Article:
The Edinburgh Fringe magazine can be so overwhelming; I decided to flick through and make a note of vaguely familiar faces of comedy. As it runs from A to Z, the first familiar face was Adam Buxton with a crazy look in his eye, looking like he’s trying to Skype from an 80’s computer
Having remembered him from the ‘Adam and Joe Show’ a few years ago and from listening to his BBC podcasts, I was intrigued to see what he was doing so my first Fringe show of 2013 was booked.
The show started a little later than planned (which I’m sure was no fault of Adam’s) but once we got started, Buxton set the tone for the show with a Moby / Michael Stipe melody, similar to this one from his YouTube channel:
As he took the audience through his MacBook, it was funny to see folders, which he didn’t particularly want anyone to see, i.e. ‘Dreams of me bumming Joe’ (his old comedy partner). He discussed random YouTube clips and their often funny and argumentative comments. He did a great job of voicing these comments in various accents to emphasise how silly they sound and point out the spelling mistakes. This is something you could do at home but when presented with Buxton’s comedic touch, he draws out the full effect.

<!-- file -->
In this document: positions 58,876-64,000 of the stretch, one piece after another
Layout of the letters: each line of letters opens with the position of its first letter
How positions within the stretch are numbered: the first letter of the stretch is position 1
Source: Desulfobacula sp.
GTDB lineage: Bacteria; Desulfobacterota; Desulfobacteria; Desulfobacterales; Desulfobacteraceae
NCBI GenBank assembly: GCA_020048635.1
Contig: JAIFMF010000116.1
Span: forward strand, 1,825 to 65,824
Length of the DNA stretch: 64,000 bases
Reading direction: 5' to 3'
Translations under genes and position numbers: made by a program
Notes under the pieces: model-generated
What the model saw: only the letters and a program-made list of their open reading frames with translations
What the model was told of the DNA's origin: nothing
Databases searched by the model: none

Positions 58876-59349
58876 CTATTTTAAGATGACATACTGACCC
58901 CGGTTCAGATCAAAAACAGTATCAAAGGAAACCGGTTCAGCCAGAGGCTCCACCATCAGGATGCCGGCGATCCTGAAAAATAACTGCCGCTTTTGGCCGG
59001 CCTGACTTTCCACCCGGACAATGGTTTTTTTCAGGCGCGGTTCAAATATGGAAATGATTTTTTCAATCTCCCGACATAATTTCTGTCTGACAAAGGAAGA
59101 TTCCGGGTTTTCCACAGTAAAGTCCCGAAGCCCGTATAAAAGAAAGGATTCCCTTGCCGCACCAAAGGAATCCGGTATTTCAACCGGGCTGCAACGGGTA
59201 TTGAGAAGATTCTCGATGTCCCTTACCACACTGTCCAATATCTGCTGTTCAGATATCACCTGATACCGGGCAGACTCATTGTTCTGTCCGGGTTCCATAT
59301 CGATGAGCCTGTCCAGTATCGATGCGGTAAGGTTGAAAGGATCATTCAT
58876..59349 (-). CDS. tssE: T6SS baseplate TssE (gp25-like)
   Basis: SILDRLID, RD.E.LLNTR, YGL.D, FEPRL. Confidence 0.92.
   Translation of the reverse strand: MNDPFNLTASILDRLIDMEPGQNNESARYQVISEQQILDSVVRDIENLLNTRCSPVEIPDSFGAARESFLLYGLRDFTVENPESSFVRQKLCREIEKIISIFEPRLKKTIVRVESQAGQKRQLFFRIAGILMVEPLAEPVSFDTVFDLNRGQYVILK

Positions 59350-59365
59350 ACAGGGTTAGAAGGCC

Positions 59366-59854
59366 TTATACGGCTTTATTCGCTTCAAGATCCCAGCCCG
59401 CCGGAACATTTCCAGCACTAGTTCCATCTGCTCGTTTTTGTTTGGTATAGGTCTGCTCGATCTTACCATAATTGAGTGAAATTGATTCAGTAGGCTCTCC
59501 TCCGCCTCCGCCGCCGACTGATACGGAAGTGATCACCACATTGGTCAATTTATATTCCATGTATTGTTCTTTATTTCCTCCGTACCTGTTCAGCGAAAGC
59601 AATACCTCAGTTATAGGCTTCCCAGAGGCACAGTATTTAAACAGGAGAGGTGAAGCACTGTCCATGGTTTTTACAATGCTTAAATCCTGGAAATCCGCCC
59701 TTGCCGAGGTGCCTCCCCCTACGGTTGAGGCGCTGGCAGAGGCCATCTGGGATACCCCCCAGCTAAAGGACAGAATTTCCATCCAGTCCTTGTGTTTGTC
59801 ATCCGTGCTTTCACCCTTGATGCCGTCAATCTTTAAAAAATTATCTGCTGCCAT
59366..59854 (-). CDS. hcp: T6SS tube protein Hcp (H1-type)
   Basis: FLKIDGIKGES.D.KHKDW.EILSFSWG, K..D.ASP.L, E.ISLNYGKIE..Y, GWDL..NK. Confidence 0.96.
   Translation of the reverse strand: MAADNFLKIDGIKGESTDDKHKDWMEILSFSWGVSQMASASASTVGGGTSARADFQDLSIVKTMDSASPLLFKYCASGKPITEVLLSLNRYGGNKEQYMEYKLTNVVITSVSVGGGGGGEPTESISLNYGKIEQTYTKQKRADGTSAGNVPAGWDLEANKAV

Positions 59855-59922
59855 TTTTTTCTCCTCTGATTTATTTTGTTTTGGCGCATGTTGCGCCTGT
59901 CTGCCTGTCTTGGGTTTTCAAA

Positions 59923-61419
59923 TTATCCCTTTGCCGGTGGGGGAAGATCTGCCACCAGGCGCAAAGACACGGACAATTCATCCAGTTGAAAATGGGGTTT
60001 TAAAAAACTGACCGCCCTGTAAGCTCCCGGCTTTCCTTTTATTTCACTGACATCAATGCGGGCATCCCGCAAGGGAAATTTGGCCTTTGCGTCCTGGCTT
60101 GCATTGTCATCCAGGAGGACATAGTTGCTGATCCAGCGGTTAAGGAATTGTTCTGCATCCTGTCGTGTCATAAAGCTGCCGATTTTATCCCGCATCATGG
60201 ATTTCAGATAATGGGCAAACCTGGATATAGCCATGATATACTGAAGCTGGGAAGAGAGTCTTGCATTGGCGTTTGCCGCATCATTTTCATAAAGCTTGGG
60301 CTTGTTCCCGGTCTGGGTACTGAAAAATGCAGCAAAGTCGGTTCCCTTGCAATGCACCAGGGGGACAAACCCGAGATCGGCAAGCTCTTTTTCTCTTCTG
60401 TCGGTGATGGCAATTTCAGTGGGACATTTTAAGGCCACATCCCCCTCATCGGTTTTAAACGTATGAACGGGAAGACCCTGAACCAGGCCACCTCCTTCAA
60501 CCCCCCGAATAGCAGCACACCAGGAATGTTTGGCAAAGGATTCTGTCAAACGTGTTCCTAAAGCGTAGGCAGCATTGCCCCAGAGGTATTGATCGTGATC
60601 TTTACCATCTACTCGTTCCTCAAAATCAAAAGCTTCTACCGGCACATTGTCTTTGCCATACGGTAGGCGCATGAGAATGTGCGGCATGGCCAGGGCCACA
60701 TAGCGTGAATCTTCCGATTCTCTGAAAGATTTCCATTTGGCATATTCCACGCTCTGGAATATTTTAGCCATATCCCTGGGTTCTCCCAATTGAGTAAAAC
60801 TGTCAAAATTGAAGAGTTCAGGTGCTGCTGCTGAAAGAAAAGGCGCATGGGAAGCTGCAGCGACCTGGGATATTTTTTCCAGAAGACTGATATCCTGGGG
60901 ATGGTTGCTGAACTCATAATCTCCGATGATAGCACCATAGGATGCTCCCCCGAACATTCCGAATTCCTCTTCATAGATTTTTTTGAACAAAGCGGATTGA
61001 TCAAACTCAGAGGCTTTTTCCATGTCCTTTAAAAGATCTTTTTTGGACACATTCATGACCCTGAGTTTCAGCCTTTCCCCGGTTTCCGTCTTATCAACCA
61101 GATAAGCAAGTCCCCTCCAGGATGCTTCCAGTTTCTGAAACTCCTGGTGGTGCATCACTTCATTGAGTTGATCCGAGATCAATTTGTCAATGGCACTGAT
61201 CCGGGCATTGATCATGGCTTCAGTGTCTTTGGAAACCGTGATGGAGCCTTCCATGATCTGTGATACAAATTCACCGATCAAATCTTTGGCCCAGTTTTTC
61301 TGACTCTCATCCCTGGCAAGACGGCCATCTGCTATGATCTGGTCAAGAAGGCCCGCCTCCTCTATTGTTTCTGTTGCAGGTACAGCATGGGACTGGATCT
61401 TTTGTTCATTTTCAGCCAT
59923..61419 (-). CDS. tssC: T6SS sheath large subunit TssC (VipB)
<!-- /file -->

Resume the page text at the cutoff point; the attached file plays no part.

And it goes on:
As he picks out the spelling mistakes, I couldn’t help see Buxton as pompous and nit-picking but when the comments are trying to be serious, it’s funny to see their integrity diminish when they come back with phases like ‘this year was shit begunned’. Apparently he does lots more of this with his show ‘Bug’ on Sky Atlantic and some of the jokes were obviously directed to that audience, which went over my head, as I have yet to see it.
Buxton also showed his love for David Bowie and did a good impression of ‘Zavid’ himself. His other videos included a lot of himself and family and even Brad Pitt singing about poo. However, he apologised for being a little puerile and he responded well to heckles and drunken late night murmurs from the audience. I’m sure everyone was given food for thought in terms of how we present ourselves today in the digital age.